I thought along exactly the same lines. But then realised until the issue of spike management is understood there is little point in building an indicator only module.
I can't see the need for providing an LED with a longer life than you'd expect from a de-rated standard 20,000 hr unit. Also I think failsafe in this case means you want the power strip to function even if the LED fails. That way you have indication that the strip needs replacing whilst it remains working. In my case the damned thing failed due to a components presence that I still can't understand & I nearly lost a freezer full of food.
BTW I replaced my unit with an identical strip costing Aus$7 (about US$6). I wanted to see what would happen, & I notice already that the end with the circuit board fitted is noticeably warm to touch which is not a great sign.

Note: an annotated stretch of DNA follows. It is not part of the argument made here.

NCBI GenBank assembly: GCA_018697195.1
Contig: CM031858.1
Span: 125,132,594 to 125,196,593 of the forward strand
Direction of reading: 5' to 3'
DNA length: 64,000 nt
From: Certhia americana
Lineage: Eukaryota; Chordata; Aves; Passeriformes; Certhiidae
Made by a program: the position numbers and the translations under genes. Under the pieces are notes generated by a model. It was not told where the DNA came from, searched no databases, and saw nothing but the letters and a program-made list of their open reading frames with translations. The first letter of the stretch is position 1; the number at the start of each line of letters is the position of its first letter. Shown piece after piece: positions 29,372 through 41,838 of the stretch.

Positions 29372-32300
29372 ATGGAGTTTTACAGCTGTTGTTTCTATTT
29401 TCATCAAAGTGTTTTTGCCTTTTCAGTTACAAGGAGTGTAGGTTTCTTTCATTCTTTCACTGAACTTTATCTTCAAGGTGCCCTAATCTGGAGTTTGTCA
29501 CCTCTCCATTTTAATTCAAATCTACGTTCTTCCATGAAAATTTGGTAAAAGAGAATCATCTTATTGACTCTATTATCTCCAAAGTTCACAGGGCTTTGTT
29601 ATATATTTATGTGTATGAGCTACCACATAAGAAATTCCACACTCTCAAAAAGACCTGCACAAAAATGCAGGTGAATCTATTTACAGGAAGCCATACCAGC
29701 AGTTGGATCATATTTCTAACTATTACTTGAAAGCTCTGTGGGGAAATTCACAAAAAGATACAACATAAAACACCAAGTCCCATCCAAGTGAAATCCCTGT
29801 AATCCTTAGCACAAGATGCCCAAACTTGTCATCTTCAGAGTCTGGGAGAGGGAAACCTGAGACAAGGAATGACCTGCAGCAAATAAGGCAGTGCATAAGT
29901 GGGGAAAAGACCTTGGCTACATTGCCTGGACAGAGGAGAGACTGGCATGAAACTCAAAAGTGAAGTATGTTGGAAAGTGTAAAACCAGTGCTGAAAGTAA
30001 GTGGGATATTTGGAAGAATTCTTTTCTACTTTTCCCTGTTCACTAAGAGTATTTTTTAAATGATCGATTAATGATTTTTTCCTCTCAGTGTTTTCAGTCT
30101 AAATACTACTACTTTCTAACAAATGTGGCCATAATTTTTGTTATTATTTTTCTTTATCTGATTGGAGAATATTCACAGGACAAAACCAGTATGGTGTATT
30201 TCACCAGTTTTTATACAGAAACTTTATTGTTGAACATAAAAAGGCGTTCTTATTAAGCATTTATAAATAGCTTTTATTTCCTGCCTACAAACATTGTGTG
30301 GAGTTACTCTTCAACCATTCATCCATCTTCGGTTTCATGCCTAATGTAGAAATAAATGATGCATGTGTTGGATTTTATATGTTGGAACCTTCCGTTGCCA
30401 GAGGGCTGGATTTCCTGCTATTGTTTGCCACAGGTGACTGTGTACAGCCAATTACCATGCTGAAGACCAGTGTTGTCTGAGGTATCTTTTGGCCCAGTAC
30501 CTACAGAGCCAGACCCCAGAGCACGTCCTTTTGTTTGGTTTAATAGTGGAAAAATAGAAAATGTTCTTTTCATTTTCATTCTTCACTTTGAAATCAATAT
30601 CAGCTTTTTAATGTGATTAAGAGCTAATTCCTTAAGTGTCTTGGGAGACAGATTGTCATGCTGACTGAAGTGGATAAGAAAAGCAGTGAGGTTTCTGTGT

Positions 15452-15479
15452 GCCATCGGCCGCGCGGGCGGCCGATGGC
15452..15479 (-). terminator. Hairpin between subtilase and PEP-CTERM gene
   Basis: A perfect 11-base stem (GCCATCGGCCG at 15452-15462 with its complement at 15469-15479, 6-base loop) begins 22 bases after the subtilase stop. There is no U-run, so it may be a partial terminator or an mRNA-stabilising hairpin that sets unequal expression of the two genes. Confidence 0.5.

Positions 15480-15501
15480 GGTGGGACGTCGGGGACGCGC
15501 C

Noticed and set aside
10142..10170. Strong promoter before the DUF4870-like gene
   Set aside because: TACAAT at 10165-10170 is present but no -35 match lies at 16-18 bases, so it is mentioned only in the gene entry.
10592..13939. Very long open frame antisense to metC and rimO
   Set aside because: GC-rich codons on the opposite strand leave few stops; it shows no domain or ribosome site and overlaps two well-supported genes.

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Re: LED as power on indicator with AC Mains Supply

Post by CeaSaR » Sun Feb 14, 2010 4:19 pm

peterlonz wrote:...the damned thing failed due to a components presence that I still can't understand & I nearly lost a freezer full of food.
BTW I replaced my unit with an identical strip costing Aus$7 (about US$6). I wanted to see what would happen, & I notice already that the end with the circuit board fitted is noticeably warm to touch which is not a great sign.
This begs the question, how many amps is the freezer pulling when in operation? If you are operating near the max
of the strip, you may be stressing the strip unduly, especially during start-up.

Next question, is the strip warm when the freezer is not running? If it is, then I'd take another look at the strip's
circuitry to see why.

Makes me want to check all mine now.

CeaSaR
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MrAl
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Re: LED as power on indicator with AC Mains Supply

Post by MrAl » Sun Feb 14, 2010 10:00 pm